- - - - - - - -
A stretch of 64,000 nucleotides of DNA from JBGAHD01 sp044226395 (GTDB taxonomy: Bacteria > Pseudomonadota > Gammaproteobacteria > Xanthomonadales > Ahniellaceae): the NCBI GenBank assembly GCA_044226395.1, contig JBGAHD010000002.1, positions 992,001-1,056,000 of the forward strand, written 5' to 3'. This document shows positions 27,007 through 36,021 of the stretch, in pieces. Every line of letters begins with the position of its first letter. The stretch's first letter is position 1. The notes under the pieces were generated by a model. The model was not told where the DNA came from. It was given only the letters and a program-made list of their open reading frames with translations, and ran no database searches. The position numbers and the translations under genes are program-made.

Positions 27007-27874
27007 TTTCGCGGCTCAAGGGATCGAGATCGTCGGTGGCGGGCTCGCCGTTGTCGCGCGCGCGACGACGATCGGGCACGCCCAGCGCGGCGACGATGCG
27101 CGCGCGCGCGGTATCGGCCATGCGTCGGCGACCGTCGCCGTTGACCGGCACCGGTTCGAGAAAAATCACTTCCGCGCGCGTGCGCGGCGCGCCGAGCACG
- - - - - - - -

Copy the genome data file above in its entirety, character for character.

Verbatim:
A stretch of 64,000 nucleotides of DNA from JBGAHD01 sp044226395 (GTDB taxonomy: Bacteria > Pseudomonadota > Gammaproteobacteria > Xanthomonadales > Ahniellaceae): the NCBI GenBank assembly GCA_044226395.1, contig JBGAHD010000002.1, positions 992,001-1,056,000 of the forward strand, written 5' to 3'. This document shows positions 27,007 through 36,021 of the stretch, in pieces. Every line of letters begins with the position of its first letter. The stretch's first letter is position 1. The notes under the pieces were generated by a model. The model was not told where the DNA came from. It was given only the letters and a program-made list of their open reading frames with translations, and ran no database searches. The position numbers and the translations under genes are program-made.

Positions 27007-27874
27007 TTTCGCGGCTCAAGGGATCGAGATCGTCGGTGGCGGGCTCGCCGTTGTCGCGCGCGCGACGACGATCGGGCACGCCCAGCGCGGCGACGATGCG
27101 CGCGCGCGCGGTATCGGCCATGCGTCGGCGACCGTCGCCGTTGACCGGCACCGGTTCGAGAAAAATCACTTCCGCGCGCGTGCGCGGCGCGCCGAGCACG